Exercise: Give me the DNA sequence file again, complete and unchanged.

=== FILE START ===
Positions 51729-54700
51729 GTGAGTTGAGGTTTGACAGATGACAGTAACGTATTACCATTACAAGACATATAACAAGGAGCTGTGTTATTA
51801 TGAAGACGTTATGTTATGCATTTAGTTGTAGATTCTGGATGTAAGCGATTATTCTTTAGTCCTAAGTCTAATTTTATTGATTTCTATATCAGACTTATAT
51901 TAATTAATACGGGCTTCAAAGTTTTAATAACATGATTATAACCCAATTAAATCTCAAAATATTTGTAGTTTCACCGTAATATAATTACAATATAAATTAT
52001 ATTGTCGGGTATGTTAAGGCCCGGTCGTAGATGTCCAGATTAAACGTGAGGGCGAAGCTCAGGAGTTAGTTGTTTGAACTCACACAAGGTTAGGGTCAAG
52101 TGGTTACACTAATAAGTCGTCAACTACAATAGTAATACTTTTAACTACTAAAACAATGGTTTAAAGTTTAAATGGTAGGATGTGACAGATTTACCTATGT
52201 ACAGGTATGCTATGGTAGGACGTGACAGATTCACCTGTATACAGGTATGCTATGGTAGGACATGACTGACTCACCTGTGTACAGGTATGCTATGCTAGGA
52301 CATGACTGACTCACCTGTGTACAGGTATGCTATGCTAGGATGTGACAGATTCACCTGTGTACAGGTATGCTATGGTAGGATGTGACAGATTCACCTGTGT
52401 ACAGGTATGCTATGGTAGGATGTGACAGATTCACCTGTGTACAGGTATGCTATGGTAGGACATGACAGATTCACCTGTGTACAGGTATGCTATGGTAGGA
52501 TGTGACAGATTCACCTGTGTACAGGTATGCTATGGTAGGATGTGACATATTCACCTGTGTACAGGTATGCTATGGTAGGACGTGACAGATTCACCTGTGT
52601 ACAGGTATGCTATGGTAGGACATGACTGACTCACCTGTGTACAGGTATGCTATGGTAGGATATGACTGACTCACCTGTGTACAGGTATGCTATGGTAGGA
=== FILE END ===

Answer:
Positions 51729-54700
51729 GTGAGTTGAGGTTTGACAGATGACAGTAACGTATTACCATTACAAGACATATAACAAGGAGCTGTGTTATTA
51801 TGAAGACGTTATGTTATGCATTTAGTTGTAGATTCTGGATGTAAGCGATTATTCTTTAGTCCTAAGTCTAATTTTATTGATTTCTATATCAGACTTATAT
51901 TAATTAATACGGGCTTCAAAGTTTTAATAACATGATTATAACCCAATTAAATCTCAAAATATTTGTAGTTTCACCGTAATATAATTACAATATAAATTAT
52001 ATTGTCGGGTATGTTAAGGCCCGGTCGTAGATGTCCAGATTAAACGTGAGGGCGAAGCTCAGGAGTTAGTTGTTTGAACTCACACAAGGTTAGGGTCAAG
52101 TGGTTACACTAATAAGTCGTCAACTACAATAGTAATACTTTTAACTACTAAAACAATGGTTTAAAGTTTAAATGGTAGGATGTGACAGATTTACCTATGT
52201 ACAGGTATGCTATGGTAGGACGTGACAGATTCACCTGTATACAGGTATGCTATGGTAGGACATGACTGACTCACCTGTGTACAGGTATGCTATGCTAGGA
52301 CATGACTGACTCACCTGTGTACAGGTATGCTATGCTAGGATGTGACAGATTCACCTGTGTACAGGTATGCTATGGTAGGATGTGACAGATTCACCTGTGT
52401 ACAGGTATGCTATGGTAGGATGTGACAGATTCACCTGTGTACAGGTATGCTATGGTAGGACATGACAGATTCACCTGTGTACAGGTATGCTATGGTAGGA
52501 TGTGACAGATTCACCTGTGTACAGGTATGCTATGGTAGGATGTGACATATTCACCTGTGTACAGGTATGCTATGGTAGGACGTGACAGATTCACCTGTGT
52601 ACAGGTATGCTATGGTAGGACATGACTGACTCACCTGTGTACAGGTATGCTATGGTAGGATATGACTGACTCACCTGTGTACAGGTATGCTATGGTAGGA